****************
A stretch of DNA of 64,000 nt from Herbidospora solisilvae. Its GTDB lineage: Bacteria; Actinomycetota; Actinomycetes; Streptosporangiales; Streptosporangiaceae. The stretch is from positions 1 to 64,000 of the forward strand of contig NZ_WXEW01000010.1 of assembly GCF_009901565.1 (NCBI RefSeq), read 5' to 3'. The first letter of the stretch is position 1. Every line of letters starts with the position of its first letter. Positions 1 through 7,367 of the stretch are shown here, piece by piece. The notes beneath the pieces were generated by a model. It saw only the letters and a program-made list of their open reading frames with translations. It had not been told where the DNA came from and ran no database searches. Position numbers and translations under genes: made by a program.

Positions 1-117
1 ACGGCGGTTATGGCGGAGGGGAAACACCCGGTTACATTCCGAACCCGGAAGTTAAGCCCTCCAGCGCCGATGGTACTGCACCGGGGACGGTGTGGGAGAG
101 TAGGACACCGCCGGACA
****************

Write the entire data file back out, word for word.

A stretch of DNA of 64,000 nt from Herbidospora solisilvae. Its GTDB lineage: Bacteria; Actinomycetota; Actinomycetes; Streptosporangiales; Streptosporangiaceae. The stretch is from positions 1 to 64,000 of the forward strand of contig NZ_WXEW01000010.1 of assembly GCF_009901565.1 (NCBI RefSeq), read 5' to 3'. The first letter of the stretch is position 1. Every line of letters starts with the position of its first letter. Positions 1 through 7,367 of the stretch are shown here, piece by piece. The notes beneath the pieces were generated by a model. It saw only the letters and a program-made list of their open reading frames with translations. It had not been told where the DNA came from and ran no database searches. Position numbers and translations under genes: made by a program.

Positions 1-117
1 ACGGCGGTTATGGCGGAGGGGAAACACCCGGTTACATTCCGAACCCGGAAGTTAAGCCCTCCAGCGCCGATGGTACTGCACCGGGGACGGTGTGGGAGAG
101 TAGGACACCGCCGGACA